This belief in miracles, combined with a sense that these very miracles were signs of the end, also opened the door to the possibility that spiritual evil was alive and well in the world. By the 1970s, entire Pentecostal organizations were devoted to what became known as "deliverance ministries" that promised freedom from demonic powers.

Horror and fear

After America's tumultuous '60s, the popularity of the devil at the movies mirrored the growing religious fascination with his work.

Films such as "Rosemary's Baby," "The Exorcist" and "The Omen" signaled a new kind of scary flick, the "religious horror movie" in which dark spiritual forces became the monster. The films often proved to be fascinating and unsettling to Americans in the unsettled times of the late '60s and early '70s. "The Exorcist" in particular triggered strong reactions, with theater patrons not only screaming but also vomiting, passing out and reporting weeks of sleepless nights.

The combination of religious anxiety and pop culture fascination had some frightening results in the real world. In the 1980s, what scholars are now calling "the satanic panic" seized portions of the population.

Evangelical leaders accused heavy metal musicians of including coded messages in their music that would lead teenagers toward Satan worship. Rumors of active satanic cults kidnapping children became so common that, in 1985, the popular television news magazine "20/20" did an "expose" by Geraldo Rivera called "The Devil Worshippers."

Although deeply flawed in its reporting, network television's willingness to make use of urban legends and rumors brought worries about "Satan worship" to a peak.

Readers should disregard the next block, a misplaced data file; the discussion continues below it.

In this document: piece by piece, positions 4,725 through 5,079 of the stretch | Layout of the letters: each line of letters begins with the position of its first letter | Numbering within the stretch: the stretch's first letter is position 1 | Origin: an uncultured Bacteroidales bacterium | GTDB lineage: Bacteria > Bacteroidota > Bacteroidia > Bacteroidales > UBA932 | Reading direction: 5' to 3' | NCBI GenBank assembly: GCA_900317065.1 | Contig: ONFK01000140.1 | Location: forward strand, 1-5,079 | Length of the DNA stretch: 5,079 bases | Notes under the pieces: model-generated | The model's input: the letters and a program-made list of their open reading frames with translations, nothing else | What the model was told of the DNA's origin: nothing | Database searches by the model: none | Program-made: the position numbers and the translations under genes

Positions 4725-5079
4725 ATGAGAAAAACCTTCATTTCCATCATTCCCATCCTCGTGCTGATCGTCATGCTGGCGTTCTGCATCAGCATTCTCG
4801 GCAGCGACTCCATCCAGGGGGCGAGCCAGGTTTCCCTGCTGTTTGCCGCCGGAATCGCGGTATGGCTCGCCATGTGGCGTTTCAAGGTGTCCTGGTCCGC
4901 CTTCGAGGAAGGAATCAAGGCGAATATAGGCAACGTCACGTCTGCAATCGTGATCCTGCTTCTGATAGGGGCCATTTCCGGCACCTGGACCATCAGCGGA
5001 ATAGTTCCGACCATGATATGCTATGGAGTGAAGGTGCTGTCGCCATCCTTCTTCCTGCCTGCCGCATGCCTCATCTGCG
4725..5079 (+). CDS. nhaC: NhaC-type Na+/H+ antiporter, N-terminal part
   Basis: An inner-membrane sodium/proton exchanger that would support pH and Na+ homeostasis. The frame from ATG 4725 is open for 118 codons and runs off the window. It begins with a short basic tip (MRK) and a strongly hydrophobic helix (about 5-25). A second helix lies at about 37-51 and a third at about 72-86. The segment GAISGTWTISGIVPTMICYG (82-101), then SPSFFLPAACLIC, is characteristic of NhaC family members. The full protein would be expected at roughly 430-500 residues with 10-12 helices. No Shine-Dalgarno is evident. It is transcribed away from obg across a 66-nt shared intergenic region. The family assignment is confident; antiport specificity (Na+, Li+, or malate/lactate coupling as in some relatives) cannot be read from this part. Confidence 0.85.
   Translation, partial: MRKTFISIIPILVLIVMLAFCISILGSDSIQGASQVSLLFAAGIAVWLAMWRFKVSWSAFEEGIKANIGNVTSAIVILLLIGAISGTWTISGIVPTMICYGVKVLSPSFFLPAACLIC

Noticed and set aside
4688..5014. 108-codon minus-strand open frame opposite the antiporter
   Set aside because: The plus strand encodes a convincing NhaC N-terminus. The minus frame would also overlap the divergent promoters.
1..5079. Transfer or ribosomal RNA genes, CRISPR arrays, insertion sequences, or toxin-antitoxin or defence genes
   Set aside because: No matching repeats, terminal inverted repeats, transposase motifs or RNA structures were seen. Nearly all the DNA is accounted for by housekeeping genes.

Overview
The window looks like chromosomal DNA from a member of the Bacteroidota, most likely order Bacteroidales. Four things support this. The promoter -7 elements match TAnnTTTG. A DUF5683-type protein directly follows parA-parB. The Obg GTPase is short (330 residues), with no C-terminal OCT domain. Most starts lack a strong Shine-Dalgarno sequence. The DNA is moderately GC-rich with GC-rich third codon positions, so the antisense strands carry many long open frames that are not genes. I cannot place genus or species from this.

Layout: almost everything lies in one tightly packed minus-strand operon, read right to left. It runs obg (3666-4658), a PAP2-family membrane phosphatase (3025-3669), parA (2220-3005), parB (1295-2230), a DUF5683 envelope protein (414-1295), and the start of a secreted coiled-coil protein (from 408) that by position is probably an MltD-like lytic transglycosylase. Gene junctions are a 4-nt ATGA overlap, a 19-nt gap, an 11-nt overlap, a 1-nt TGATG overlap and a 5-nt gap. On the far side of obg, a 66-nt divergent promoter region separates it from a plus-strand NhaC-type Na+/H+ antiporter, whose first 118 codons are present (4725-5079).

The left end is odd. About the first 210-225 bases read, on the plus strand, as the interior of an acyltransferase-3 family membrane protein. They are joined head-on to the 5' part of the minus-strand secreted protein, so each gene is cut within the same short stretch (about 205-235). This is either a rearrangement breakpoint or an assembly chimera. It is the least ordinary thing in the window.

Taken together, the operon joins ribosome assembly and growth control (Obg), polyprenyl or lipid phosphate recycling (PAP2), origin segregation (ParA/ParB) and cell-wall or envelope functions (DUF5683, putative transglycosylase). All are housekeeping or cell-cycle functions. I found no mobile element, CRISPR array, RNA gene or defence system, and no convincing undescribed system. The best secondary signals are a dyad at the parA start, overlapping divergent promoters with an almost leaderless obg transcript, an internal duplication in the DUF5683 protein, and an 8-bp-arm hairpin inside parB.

A wave of panic and fear mongering ruined the reputations of innocent people. In some cases, law enforcement took these claims seriously, sometimes even making use of so-called "repressed memories" as their primary evidence. So-called "rumor panics" became common at schools and day-care centers.

The "satanic panic" of the 1980s grew out of the nation's long fascination with the devil, the fear and anxiety many Americans had felt since the late '60s, and the era's political conservatism.

The devil inside?

By the mid-1990s, fascination with the devil in popular culture, and popular theology, had reached fever pitch. Horror films such as "Stigmata" and "Devil's Advocate" regularly borrowed religious imagery. The wildly popular "Left Behind" series, authored by Tim Lahaye and Paul Jenkins, portrayed Satan as masterminding a takeover of the world's religions and its political structure at the end of time.

Making sense of the role played by the devil in American history helps make sense of the nation's self-understanding, its sense of identity. At every moment in American history, the devil has been the nation's secret self, the inspiration for witch hunts from Salem to the McCarthy era, a rumor and a panic running through the culture.

The devil we know has been, too often, the devil we have found in our political and cultural enemies.